Rheumatoid Arthritis is similar in the fact that the treatment is relatively the same with different medications being the only real difference. With Rheumatoid Arthritis, the immune system attacks the membrane that encloses the joints. This can destroy cartilage and bone within any joint affected and like Osteoarthritis, it is not curable.

Treatment

Besides the usual physical therapy and medication treatment, the only other way to properly manage this disease is by creating an adaptive lifestyle. This could mean using different, adaptive utensils or it could mean using specialty wraps and braces. Arthritis is commonly found in the elbow and often a simple compression wrap doesn’t do anything for the discomfort, but the Push med Elbow Brace can take its place. It’s designed to prevent overstretching and painful use of the joint, providing an easy-to-use design that includes a zipper for taking the brace off.

Other common areas that Arthritis affects are the ankles and wrists, but just like the elbow brace, there are braces for these areas as well. The Push med Aquei Ankle Brace provides strong support for improved stability and does not impair walking ability, it can be found in three sizes for an accurate and comfortable fit.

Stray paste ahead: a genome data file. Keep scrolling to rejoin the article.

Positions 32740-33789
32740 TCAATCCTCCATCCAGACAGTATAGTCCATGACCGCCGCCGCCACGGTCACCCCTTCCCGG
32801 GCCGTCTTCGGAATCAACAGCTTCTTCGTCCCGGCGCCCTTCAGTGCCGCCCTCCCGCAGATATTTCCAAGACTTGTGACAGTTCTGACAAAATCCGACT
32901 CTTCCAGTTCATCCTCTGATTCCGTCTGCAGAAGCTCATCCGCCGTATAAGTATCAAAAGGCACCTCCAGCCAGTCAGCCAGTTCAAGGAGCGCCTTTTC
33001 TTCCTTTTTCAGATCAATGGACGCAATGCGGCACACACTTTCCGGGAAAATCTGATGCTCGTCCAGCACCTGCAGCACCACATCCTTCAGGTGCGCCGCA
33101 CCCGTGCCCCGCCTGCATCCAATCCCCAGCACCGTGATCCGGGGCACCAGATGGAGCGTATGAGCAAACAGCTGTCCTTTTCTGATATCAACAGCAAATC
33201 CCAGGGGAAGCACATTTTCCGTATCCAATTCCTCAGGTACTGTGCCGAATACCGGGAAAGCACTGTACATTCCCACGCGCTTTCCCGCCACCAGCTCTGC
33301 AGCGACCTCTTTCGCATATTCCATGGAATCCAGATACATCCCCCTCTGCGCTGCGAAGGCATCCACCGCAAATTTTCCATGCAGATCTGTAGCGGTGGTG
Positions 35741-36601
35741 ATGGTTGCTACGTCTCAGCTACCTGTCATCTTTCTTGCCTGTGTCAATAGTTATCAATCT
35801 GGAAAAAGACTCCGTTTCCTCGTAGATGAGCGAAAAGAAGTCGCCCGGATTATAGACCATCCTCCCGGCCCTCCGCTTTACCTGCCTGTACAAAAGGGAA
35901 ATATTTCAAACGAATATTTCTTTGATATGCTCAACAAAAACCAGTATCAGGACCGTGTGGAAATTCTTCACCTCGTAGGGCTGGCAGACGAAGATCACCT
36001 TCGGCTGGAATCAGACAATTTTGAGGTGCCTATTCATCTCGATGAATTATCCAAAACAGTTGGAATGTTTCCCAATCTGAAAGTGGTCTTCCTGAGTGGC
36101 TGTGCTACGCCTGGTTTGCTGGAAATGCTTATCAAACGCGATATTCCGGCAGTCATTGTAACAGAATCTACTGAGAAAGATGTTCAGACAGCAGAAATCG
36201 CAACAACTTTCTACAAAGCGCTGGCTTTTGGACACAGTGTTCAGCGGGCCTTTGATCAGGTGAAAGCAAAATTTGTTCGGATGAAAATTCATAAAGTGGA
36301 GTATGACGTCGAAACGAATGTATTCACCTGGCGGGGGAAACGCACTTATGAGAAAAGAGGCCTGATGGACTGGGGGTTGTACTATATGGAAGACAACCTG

For the wrists, the Push med Wrist Brace is a unique immobilizer, providing people with arthritis wrist pain a comfortable solution. This wrist support is easy to put on and remove with one hand, so there’s no hassle like other braces or wraps. This wrist brace is designed to fit the contours of the wrist and hand, avoiding pressure to sensitive areas. The elastic band allows the wearer to adjust the support and this can be found in four sizes, with options for the left or right hand upon purchase.

Arthritis is a lifelong battle that’s mostly spent going uphill, but sometimes we can get ahead of it by doing the right therapies and providing the right treatments. Stay ahead of Arthritis by taking preventive measures and by using proper techniques to treat joint pain.

Summarize

Much more research needs to be done before specific guidelines for using vitamin D to prevent or treat thyroid disease are established by the medical community. However, given the growing understanding of how important vitamin D is to overall health, it’s worth making sure you’re getting enough of it. You might even want to talk to your doctor about testing you for a deficiency, especially if you have a thyroid condition or are at risk for one.

Sources:

https://www.btf-thyroid.org/vitamin-d-and-thyroid-disease

Posted by Chelsea Shaffer For Your Comfort

https://www.verywellhealth.com/why-is-vitamin-d-so-important-to-thyroid-patients-3232755